All too often my brother Sam Harris gets the short end of the stick, especially when people determined to take him down misuse or misrepresent his words to smear him. The “ticking time bomb torture scenario”, for instance, which Sam floated as a hypothetical scenario to inspire thought, was distorted to make it seem that he was strongly in favor of torture. I could give other examples, but this latest, reported by both Hemant at The Friendly Atheist and Clarion, is a doozy. In this case, on Sam’s podcast with Maajid Nawaz, Sam played the devil’s advocate, making a case against Muslim immigration he doesn’t believe, just to get Maajid’s response. Here’s the beginning of that bit of the conversation. Click on this video; the bit that got distorted begins about 1:10:50 (if this doesn’t start there, go to 1:10:50):
A family out fishing last week caught more than salmon.
Ashton Phillips was on a fishing trip last Friday with his cousin and uncle in Kyuquot, B.C. on the northwest side of Vancouver Island when he captured a video of an eagle swooping down to grab a piece of salmon.
His group had pulled into a bay around noon to strip up a fresh piece of salmon for halibut fishing.
“As we were sitting there cutting pieces of salmon … I noticed there were a few eagles flying around,” said Phillips, who lives in Vancouver.
“I thought that was pretty cool because I hadn’t really been exposed to that too much.”
Phillips had his camera out to capture some of the scenery when out of nowhere, he saw a bird cut from the shore and head towards the boat — just in time for lunch.
We’ve just passed another winter solstice. Wednesday June 21 was the shortest day of the year. I live in Melbourne, so we had just 9 hours and 32 minutes of daylight, and it was dark and grey, so we certainly felt the lack of sunlight.
For those up north and closer to the equator the shortest day is not so extreme. For example, Brisbane had 10 hours and 24 minutes of daylight on Wednesday, almost an hour more than Melbourne. No wonder southerners head north for winter.
Traditionally, the solstice marks the time when the Sun “stands still”.
From our vantage point on Earth, the Sun is changing directions. At 2:24pm June 21, it reached its furthest north for the year and then started heading south.
If you’re like me, you might find that statement a little confusing. What it means is that the Sun is now moving higher in our northern sky, which course means it’s moving southward.
Still no morning Sun
We may have reached our shortest day, but unfortunately it will be a few more weeks before our mornings get any brighter. In fact, sunrise will shift slightly later (by a couple of minutes) and it won’t be until July that the trend will start to shift. Bad news indeed for those of us who struggle to get going in the morning.
But our days are still getting longer, just the extra daylight is added to our afternoons, not our mornings.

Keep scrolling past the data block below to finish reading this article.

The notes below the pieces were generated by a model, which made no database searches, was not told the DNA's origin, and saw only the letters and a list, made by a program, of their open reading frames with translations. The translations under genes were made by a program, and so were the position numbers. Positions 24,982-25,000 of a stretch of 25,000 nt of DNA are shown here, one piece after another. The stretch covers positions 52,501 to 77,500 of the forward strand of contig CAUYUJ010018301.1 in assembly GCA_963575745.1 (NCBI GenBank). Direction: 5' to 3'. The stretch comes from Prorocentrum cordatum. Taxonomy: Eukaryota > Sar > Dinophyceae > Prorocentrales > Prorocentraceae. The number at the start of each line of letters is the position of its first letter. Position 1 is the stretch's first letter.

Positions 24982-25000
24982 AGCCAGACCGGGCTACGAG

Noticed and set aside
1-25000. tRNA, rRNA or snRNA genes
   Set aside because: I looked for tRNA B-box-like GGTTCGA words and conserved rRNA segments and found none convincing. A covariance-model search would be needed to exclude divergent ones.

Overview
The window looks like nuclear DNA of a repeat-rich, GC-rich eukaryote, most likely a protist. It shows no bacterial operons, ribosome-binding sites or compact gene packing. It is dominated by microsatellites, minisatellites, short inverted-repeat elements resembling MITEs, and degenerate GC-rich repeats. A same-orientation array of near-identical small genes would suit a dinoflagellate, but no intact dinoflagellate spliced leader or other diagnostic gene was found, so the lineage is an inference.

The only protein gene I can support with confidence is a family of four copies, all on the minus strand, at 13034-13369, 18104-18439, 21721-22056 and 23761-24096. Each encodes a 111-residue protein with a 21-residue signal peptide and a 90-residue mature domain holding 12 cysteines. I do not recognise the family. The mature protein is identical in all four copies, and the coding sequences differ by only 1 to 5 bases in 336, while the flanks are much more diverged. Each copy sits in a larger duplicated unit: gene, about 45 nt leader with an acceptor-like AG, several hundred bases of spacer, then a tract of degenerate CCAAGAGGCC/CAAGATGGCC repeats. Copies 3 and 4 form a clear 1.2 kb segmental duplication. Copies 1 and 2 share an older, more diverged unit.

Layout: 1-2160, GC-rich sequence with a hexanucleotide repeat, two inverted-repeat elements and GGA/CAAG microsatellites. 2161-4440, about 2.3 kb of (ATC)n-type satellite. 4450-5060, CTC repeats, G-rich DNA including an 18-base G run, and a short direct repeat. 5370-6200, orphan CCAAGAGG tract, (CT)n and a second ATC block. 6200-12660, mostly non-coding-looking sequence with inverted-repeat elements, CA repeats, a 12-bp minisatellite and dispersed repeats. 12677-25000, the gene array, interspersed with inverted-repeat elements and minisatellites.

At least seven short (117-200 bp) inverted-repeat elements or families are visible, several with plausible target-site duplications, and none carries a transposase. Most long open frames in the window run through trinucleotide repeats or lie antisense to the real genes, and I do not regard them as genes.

It’s a pattern that happens around the time of the solstice. At the winter solstice, the earliest sunset (or shortest afternoon), happens first, then the solstice (shortest day), followed by the latest sunrise (or shortest morning).
It works in the opposite way for the summer solstice in December. The earliest sunrise comes first (or longest morning), then the solstice (longest day), then the latest sunset (longest afternoon).
What’s in a day?
While our clocks mark out an equal 24 hours to every day, the Sun is not so steady.
When you take a photo of the Sun at the same time every day, not only do you see it move higher and lower in the sky, but it also appears “later” or “earlier” in the east-west direction.
A solar day is the time it takes for the Sun to return to due north (or local noon) each day and it is constantly changing in length.
Not because of the the Earth’s rotation, which is really very constant (to the order of a millisecond). Every 23 hours and 56 minutes, the Earth rotates once on its axis.
But as the Earth rotates it also moves along its orbit around the Sun. After 23 hours and 56 minutes, the Earth has moved far enough along that it needs a further 4 minutes, on average, to realign itself to the Sun.
The key word here is average. In February, May, June and July a solar day can equal 24 hours. But around the autumnal equinox in March and the spring equinox in September, the solar day is about 20 seconds less than 24 hours, and at the solstices, the solar day is slightly more than 24 hours.
Turning, turning, turning
To understand what’s going on, we need to reframe the Earth’s movement. Let’s suspend reality for a moment and imagine how things would work if we switch from a Sun centred view to an Earth centred one.
Since the Earth is tilted by 23.5 degrees, let’s position the Earth upright and place the Sun’s orbit on a 23.5 degree tilt.
The solstices are now obvious. They are the moments when the Sun reaches its most northern or southern points.
You can also see the why the Earth’s tilt (seen in the diagram as the tilt of the Sun’s orbit) causes the seasons. When the Sun hits its northern most point, it shines down on the northern hemisphere bringing the long days of summer.
While here in the south, as the Earth rotates on its axis, it’s the nights that are long and our winter days are short.
When the Sun crosses the Earth’s equator it is the time of the equinox (or equal day-night). The “Sun’s orbit” near the equator is relatively steep. The Sun is mostly moving north-south with only a small fraction of its movement in the east-west direction (or parallel to the equator).
And because the Sun doesn’t “move” very far in the east-west direction, the Earth doesn’t need to rotate as much for the Sun to return to due north and complete a solar day.
That’s why the solar day is less than 24 hours at the time of the equinox.
But at the extremes of the “Sun’s orbit” the rate of movement in the north-south direction slows and most of the Sun’s movement is now east-west or parallel to the Earth’s equator.